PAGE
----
Women in Indonesia Increasingly Joining Jihad

Internet spreads radicalism of women

By: Ainur Rohmah

On March 31, police shot dead a 25-year-old woman identified as Zakiah Aini who carried a weapon into Jakarta’s National Police Headquarters before she could open fire. Police say she carried out the attack herself, a lone wolf possibly radicalized via the internet and social media.

She wasn’t the first. In the same week, Lukman Alfariz, 26, and his wife Yogi Safitri Fortuna, used pressure cooker bombs to blow themselves up outside a Roman Catholic cathedral during Palm Sunday Mass on Sulawesi island which wounded at least 20 people, raising concerns that terrorism by single actors will repeat itself considering widespread and growing fanaticism and the potential recruitment of online radicals. Indonesia’s formidable anti-terrorist organization Densus-88, which tends to shoot first and ask questions later, has arrested dozens of suspected terrorists after the Makassar and Police Headquarters attacks.

According to a survey by the National Counterterrorism Agency (BNPT) published in December 2020, 85 percent of Indonesia's millennial generation are said to be vulnerable to exposure to being exposed to radicalism. Some succumb to become involved in terrorist groups via the internet and social media, enticed by the offer of a shortcut to heaven via suicide bombings.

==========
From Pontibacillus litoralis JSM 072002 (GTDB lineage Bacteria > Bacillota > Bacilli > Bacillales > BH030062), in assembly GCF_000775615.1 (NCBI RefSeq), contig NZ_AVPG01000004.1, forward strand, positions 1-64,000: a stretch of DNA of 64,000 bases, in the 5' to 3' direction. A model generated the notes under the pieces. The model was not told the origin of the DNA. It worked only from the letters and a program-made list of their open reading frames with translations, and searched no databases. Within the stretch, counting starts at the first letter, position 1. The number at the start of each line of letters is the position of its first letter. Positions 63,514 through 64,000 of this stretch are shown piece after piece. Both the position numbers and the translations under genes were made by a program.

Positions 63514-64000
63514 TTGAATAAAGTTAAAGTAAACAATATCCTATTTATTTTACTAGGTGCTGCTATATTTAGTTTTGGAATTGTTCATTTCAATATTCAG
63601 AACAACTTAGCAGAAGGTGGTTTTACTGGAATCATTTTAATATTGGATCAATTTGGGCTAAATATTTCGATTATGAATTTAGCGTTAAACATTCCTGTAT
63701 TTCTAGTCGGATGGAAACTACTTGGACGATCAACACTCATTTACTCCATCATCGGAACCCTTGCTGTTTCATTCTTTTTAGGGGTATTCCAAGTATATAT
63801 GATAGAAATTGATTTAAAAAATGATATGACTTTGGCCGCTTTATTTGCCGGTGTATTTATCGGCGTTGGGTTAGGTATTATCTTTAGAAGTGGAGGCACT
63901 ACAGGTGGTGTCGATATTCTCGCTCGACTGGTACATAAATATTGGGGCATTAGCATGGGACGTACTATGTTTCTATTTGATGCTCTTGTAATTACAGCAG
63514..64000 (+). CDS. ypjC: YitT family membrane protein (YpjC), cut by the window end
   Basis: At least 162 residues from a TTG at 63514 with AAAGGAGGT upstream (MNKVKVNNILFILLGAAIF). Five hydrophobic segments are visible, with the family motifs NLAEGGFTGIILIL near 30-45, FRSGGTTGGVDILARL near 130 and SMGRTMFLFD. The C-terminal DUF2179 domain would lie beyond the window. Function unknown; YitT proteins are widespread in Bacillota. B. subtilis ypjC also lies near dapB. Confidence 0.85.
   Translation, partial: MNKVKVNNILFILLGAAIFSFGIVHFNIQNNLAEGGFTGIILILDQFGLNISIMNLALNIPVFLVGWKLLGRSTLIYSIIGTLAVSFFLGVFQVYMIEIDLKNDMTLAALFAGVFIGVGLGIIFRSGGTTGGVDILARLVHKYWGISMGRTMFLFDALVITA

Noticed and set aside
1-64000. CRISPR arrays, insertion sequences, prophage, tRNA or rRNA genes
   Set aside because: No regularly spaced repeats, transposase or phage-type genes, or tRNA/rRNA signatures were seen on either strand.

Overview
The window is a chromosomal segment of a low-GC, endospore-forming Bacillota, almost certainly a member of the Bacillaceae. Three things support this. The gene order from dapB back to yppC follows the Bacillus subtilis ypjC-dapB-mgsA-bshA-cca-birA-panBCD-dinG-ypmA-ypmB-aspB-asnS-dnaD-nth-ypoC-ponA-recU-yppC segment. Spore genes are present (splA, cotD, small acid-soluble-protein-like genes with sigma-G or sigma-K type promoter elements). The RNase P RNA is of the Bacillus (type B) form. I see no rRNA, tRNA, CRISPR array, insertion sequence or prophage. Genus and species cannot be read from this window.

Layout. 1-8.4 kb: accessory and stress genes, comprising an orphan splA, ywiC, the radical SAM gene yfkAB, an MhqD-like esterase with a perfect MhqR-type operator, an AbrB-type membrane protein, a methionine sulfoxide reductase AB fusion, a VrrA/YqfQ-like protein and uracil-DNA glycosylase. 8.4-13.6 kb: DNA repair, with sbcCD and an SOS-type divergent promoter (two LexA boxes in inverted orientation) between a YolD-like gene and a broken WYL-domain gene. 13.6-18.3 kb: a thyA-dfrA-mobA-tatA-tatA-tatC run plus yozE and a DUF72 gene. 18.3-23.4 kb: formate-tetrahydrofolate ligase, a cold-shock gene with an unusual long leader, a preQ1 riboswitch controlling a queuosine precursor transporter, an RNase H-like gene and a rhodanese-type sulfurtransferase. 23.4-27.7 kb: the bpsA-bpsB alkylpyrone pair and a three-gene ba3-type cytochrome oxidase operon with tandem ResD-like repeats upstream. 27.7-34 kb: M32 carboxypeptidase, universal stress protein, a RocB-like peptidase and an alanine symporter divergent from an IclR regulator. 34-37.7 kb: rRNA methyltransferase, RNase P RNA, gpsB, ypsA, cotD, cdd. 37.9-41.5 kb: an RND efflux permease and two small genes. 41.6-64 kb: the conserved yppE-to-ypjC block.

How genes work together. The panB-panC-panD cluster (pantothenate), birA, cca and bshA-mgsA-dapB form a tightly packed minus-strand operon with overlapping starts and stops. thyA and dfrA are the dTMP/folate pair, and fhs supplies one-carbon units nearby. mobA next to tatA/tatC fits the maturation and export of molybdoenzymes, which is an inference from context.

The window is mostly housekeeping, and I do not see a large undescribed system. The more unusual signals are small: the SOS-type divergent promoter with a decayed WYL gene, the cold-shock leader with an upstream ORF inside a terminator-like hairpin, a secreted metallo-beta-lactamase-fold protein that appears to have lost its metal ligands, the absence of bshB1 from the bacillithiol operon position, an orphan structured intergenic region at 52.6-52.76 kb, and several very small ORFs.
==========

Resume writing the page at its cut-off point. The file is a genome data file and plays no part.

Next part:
Last December, for example, an e-book was discovered listing nearly 600 video titles and radical propaganda created by online extremists, along with tutorials for accessing them on the online digital library archive.org. Titles include "And do Jihad in the way of Allah with real jihad," "And kill them wherever you find them" "And let them feel the violence from you." They were still stored on archive.org at the time of writing.

"After watching the content that has been provided on the Archive channel, all of you can immediately carry out the lightest task, namely by starting to preach to your family and closest friends," according to the e-book, obtained by Asia Sentinel.

“Police need to infiltrate terror works among women and hold discussions with sympathizers of IS women who were deported from Turkey some time ago,” according to Sidney Jones, the director of the Jakarta-based Institute for Policy Analysis of Conflict (IPAC). There is an ominous shift in understanding, she said, among female extremists from being only supporters to now seeking to commit active acts of terror.

The government is aggressively monitoring the recruitment of terrorists via the internet and attempting to strengthen the deradicalization program for apprehended former terrorists, some of whom nonetheless are still recruiting new members. According to data from Jones’ IPAC, between 2002 and 2020 as many as 90 of the 825 former terrorist convicts – 11.4 percent – returned to involvement in the terrorist movement after leaving prison.

Alimatul Qibtiyah, a member of Indonesia’s National Commission on Women (Komnas Perempuan), confirmed that women are becoming radicalized through various motivating factors including a war strategy that exploits the stereotype that women don’t commit violence, a fulfillment of the psychological needs of women in the movement to be acknowledged and because of other psychological burdens – and a need on the part of the movement to supplement the declining numbers of male combatants.

"These things also cannot be separated from the influence of the trend of preaching that does not teach critical thinking, resulting in identity polarization and acts of extremism," she said.